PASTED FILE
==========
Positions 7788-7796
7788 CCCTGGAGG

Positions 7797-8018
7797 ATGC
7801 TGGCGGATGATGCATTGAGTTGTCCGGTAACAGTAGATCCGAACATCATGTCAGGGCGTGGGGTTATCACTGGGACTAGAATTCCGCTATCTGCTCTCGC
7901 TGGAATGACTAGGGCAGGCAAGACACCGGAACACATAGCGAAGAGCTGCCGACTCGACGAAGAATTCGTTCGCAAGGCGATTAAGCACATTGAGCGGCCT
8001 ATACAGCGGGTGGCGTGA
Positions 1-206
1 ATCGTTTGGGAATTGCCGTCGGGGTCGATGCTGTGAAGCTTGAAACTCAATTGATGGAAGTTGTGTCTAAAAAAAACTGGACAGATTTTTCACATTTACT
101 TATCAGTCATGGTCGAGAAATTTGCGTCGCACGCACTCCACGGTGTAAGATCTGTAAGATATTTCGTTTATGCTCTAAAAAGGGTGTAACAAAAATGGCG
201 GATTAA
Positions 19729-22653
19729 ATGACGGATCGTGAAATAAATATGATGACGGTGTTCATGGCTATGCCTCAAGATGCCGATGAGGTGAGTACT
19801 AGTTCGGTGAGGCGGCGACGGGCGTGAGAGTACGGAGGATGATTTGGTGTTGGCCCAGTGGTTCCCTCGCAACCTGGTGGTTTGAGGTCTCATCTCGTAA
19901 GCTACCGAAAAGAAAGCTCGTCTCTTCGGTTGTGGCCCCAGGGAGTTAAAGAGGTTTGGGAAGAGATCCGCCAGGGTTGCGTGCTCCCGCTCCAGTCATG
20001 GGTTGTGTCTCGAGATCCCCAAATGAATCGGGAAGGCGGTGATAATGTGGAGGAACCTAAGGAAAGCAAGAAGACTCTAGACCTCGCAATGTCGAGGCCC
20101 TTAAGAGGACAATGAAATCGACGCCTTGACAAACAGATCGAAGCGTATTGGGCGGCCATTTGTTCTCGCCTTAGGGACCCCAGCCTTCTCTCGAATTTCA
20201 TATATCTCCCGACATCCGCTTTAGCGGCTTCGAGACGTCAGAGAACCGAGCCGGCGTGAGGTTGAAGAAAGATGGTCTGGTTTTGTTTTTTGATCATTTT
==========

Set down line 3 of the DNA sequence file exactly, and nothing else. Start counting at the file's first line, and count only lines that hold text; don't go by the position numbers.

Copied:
Positions 7797-8018